After scoring a number one album with their recent major label debut, Iridescence, the juggernaut boyband, Brockhampton were a must-see for tons of young festivalgoers who were ready to watch their beloved band ascend from cult status to the mainstream right before their very eyes. The band opened with their new single “New Orleans” and the bar for the rest of the show was now set sky high. The crowd was jumping, bouncing their arms and rapping along from the get-go, especially during hits like “Weight,” “Boogie” and “Gold.” The band’s primary mastermind, Kevin Abstract, introduced the group as “the world’s best boyband” and it’s really hard to argue with them. Later, he instructed the crowd to make “a big ass moshpit” and they quickly returned the favor with not just one, but several moshpits that opened spontaneously throughout the crowd. Though it didn’t get the best reaction of the set, “Queer,” was delivered with such finesse and fierce tenacity that the sweat I’d been experiencing all day quickly turned into goosebumps.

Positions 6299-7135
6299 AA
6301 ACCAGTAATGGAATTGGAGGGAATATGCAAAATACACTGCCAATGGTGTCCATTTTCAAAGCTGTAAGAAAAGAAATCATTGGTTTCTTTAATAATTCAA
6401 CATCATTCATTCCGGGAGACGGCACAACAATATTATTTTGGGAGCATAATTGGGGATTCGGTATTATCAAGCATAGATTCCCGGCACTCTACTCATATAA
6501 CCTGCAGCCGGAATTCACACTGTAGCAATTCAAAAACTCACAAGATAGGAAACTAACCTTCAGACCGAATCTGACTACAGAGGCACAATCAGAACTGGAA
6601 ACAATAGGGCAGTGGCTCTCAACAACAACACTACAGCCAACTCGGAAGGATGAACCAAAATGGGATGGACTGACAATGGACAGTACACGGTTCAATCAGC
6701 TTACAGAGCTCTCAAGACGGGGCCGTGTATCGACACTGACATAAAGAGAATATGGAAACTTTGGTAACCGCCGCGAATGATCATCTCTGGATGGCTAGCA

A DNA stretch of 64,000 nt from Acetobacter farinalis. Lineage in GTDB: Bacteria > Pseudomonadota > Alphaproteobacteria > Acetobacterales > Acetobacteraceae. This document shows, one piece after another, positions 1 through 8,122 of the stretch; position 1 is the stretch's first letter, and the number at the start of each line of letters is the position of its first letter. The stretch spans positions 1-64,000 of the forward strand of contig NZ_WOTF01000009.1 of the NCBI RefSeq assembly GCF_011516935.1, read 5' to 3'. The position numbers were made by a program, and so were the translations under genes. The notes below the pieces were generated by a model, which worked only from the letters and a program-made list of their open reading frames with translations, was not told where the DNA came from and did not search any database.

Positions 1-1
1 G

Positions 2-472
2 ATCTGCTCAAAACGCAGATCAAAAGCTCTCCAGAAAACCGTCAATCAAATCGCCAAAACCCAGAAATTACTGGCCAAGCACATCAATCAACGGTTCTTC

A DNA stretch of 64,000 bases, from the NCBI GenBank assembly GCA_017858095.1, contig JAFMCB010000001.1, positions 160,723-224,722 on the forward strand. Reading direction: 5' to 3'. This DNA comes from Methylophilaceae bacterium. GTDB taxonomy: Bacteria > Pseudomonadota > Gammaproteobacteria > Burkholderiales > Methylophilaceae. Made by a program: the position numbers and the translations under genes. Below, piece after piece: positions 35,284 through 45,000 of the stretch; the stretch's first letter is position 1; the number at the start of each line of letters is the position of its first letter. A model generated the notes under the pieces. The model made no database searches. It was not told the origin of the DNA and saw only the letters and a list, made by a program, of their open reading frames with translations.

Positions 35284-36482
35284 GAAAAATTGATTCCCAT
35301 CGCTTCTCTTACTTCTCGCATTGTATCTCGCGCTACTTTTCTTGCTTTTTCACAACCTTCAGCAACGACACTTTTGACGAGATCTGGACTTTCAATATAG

Based on the sheer volume of Beatle posters and t-shirts around the grounds, plenty of folks were mainly here to see McCartney. Some fans parked at the front of the stage as early as noon when Natalie Prass opened the stage earlier that day. American Express were kind enough to let some members of the press and some Amex card holders watch the set from the platforms above the side of the stage. As McCartney and his band walked onstage to the packed out Austin crowd, I’ve never heard a roar quite as loud or a sea of humanity quite as vast. McCartney opened with “A Hard Day’s Night” and immediately, fans knew they were in for something special. Throughout the whopping two hour set, McCartney dedicated songs to his wife who was in attendance, George Harrison and the recently deceased Beatle sound engineer Geoff Emerick. He was quite talkative—telling anecdotes of everything from the band’s old days in Liverpool to running into members of the Russian government at one of his shows.